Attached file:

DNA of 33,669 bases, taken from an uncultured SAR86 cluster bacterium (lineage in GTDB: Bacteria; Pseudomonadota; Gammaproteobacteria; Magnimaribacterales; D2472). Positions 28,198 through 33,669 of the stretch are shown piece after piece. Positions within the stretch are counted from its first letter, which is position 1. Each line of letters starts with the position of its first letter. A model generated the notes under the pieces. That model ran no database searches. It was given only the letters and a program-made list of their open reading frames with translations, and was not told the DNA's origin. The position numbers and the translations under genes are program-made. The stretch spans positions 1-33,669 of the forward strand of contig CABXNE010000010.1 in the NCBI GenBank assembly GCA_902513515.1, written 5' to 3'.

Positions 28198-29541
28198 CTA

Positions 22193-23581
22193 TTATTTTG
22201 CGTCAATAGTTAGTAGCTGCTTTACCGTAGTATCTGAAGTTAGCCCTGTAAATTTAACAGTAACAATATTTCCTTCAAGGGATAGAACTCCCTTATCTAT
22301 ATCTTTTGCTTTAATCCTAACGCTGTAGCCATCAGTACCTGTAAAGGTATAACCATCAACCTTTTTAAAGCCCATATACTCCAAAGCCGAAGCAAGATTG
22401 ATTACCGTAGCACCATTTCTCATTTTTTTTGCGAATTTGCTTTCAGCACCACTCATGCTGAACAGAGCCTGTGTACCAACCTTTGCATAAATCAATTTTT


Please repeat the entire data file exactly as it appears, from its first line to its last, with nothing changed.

DNA of 33,669 bases, taken from an uncultured SAR86 cluster bacterium (lineage in GTDB: Bacteria; Pseudomonadota; Gammaproteobacteria; Magnimaribacterales; D2472). Positions 28,198 through 33,669 of the stretch are shown piece after piece. Positions within the stretch are counted from its first letter, which is position 1. Each line of letters starts with the position of its first letter. A model generated the notes under the pieces. That model ran no database searches. It was given only the letters and a program-made list of their open reading frames with translations, and was not told the DNA's origin. The position numbers and the translations under genes are program-made. The stretch spans positions 1-33,669 of the forward strand of contig CABXNE010000010.1 in the NCBI GenBank assembly GCA_902513515.1, written 5' to 3'.

Positions 28198-29541
28198 CTA

Positions 22193-23581
22193 TTATTTTG
22201 CGTCAATAGTTAGTAGCTGCTTTACCGTAGTATCTGAAGTTAGCCCTGTAAATTTAACAGTAACAATATTTCCTTCAAGGGATAGAACTCCCTTATCTAT
22301 ATCTTTTGCTTTAATCCTAACGCTGTAGCCATCAGTACCTGTAAAGGTATAACCATCAACCTTTTTAAAGCCCATATACTCCAAAGCCGAAGCAAGATTG
22401 ATTACCGTAGCACCATTTCTCATTTTTTTTGCGAATTTGCTTTCAGCACCACTCATGCTGAACAGAGCCTGTGTACCAACCTTTGCATAAATCAATTTTT